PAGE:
The cannabis market has experienced enormous growth over the past decade. Cannabis is now a highly profitable and rapidly expanding industry which has gained recent attention for its purported benefits as a therapeutic skincare ingredient. Most of the clinical research so far has focused on the benefits of cannabinoids (the active chemicals in marijuana) when ingested orally or inhaled.

Medical literature is starting to emerge showing that CBD and other minor cannabinoids can play a role in the management of common skin conditions like eczema/dermatitis, acne, and psoriasis (Baswan et al., 2020; Sheriff et al., 2020).

Though most skin diseases are not fatal, they can have devastating effects on a person’s quality of life, resulting in both physical and emotional discomfort (Mian et al., 2019). Studies are showing promising results regarding the benefits of transdermal cannabis and preliminary data highlights an exciting possibility to discover more therapeutic benefits of the hemp plant.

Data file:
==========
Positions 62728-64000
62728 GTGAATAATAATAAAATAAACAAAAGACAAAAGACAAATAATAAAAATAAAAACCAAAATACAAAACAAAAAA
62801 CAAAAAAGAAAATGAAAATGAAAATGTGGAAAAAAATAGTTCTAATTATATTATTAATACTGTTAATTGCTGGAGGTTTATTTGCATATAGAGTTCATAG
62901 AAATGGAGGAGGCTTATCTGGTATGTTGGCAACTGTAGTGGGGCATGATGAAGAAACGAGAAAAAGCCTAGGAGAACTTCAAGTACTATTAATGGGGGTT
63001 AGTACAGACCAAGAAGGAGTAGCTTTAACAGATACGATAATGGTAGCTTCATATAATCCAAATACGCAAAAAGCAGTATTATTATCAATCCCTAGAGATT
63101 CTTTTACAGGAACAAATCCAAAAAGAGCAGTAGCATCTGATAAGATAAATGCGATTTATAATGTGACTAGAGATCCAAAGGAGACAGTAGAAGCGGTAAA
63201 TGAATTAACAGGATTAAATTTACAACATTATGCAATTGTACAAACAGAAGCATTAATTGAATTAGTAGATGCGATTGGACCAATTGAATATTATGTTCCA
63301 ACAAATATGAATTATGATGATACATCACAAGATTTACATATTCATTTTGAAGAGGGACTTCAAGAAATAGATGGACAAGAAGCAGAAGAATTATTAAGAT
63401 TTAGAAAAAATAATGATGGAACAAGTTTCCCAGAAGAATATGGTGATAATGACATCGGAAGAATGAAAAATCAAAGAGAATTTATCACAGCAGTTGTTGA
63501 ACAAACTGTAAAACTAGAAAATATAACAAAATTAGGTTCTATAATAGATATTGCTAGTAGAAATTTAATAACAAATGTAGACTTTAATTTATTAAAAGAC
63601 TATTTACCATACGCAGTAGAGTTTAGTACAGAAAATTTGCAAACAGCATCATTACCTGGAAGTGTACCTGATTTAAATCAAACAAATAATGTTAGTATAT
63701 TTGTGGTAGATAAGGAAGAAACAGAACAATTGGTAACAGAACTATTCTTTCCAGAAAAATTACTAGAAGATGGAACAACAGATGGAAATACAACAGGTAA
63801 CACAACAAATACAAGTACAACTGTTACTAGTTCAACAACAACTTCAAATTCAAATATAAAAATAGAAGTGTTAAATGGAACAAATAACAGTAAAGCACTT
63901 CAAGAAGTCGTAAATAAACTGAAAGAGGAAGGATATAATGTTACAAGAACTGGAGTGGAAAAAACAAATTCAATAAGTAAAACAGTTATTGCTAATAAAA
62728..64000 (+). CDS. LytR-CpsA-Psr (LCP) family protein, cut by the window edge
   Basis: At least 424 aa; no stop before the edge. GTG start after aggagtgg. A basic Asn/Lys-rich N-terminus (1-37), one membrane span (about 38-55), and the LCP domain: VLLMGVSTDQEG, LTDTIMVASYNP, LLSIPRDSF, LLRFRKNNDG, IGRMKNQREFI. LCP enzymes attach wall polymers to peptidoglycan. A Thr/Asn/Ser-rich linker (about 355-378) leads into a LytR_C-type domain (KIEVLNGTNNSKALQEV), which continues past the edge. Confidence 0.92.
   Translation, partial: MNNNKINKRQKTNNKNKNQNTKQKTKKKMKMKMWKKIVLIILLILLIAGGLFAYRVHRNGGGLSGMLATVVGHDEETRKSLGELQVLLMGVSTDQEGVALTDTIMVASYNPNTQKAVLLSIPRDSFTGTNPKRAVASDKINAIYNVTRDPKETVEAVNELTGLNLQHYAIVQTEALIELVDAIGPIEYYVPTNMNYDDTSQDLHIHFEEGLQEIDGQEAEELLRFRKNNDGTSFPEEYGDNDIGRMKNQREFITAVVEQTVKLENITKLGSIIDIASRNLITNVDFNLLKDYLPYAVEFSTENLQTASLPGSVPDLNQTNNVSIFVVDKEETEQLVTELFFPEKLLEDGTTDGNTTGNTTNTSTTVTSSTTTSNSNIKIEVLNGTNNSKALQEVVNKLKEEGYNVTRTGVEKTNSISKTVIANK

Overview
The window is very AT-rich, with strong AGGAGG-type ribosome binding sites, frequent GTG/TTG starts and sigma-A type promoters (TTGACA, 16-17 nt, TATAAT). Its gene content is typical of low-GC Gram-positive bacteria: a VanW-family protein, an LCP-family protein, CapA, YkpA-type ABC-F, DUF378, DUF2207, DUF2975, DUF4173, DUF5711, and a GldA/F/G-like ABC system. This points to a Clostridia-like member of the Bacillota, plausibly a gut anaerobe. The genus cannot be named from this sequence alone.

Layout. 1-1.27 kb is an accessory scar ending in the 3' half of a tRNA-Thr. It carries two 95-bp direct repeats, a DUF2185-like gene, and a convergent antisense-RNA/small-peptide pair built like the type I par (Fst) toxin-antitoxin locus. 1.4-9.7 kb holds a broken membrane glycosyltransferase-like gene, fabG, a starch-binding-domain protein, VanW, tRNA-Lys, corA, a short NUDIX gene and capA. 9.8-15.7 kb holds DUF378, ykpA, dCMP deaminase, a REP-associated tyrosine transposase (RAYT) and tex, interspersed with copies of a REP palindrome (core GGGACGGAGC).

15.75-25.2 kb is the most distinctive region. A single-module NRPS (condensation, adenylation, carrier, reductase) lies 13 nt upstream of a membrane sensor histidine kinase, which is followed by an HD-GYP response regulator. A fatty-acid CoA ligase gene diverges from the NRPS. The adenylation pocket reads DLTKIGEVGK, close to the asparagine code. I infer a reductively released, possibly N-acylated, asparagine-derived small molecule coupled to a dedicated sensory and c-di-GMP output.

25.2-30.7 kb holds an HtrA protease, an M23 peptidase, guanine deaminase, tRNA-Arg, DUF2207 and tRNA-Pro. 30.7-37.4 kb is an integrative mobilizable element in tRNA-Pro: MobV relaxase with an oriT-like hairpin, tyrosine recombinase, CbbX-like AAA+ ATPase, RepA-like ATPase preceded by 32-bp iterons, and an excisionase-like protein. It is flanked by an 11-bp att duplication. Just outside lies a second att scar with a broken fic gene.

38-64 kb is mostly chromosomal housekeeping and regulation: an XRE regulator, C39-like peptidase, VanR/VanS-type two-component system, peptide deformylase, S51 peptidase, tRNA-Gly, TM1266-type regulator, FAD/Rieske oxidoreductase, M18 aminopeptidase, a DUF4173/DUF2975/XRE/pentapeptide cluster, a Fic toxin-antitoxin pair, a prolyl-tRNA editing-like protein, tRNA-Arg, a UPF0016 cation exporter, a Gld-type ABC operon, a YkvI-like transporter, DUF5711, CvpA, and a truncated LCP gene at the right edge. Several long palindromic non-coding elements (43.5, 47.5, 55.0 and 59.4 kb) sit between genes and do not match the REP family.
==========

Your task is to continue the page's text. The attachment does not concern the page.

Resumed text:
Endocannabinoid System and Skin

The endocannabinoid system (ECS) is a chemical signalling pathway that plays a role in many biological processes within the body. At a dermatological level, the ECS has been shown to regulate the formation and maintenance of the skin barrier, along with some immunological and inflammatory processes (Bíró et al., 2009). Cannabinoid receptors (known as CB1 and CB2 receptors) are found at numerous sites within the skin structure, including epidermal keratinocytes, cutaneous nerve fibres, dermal cells, melanocytes, eccrine sweat glands, hair follicles and more (Baswan et al., 2020). The widespread occurrence of cannabinoid receptors found in skin is a sign that medicinal cannabinoids could provide a beneficial intervention at those receptor sites.

The current skincare data focuses predominantly on CBD, as it is the most abundant cannabinoid in the hemp plant and has the most clinical research data to support its uses. However, there is preliminary data which demonstrates the effects of minor cannabinoids (such as cannabigerol) on skin and how they might also be incorporated into skincare routines to help combat certain conditions and improve skin health (Schuetz et al., 2021; Martins et al., 2022).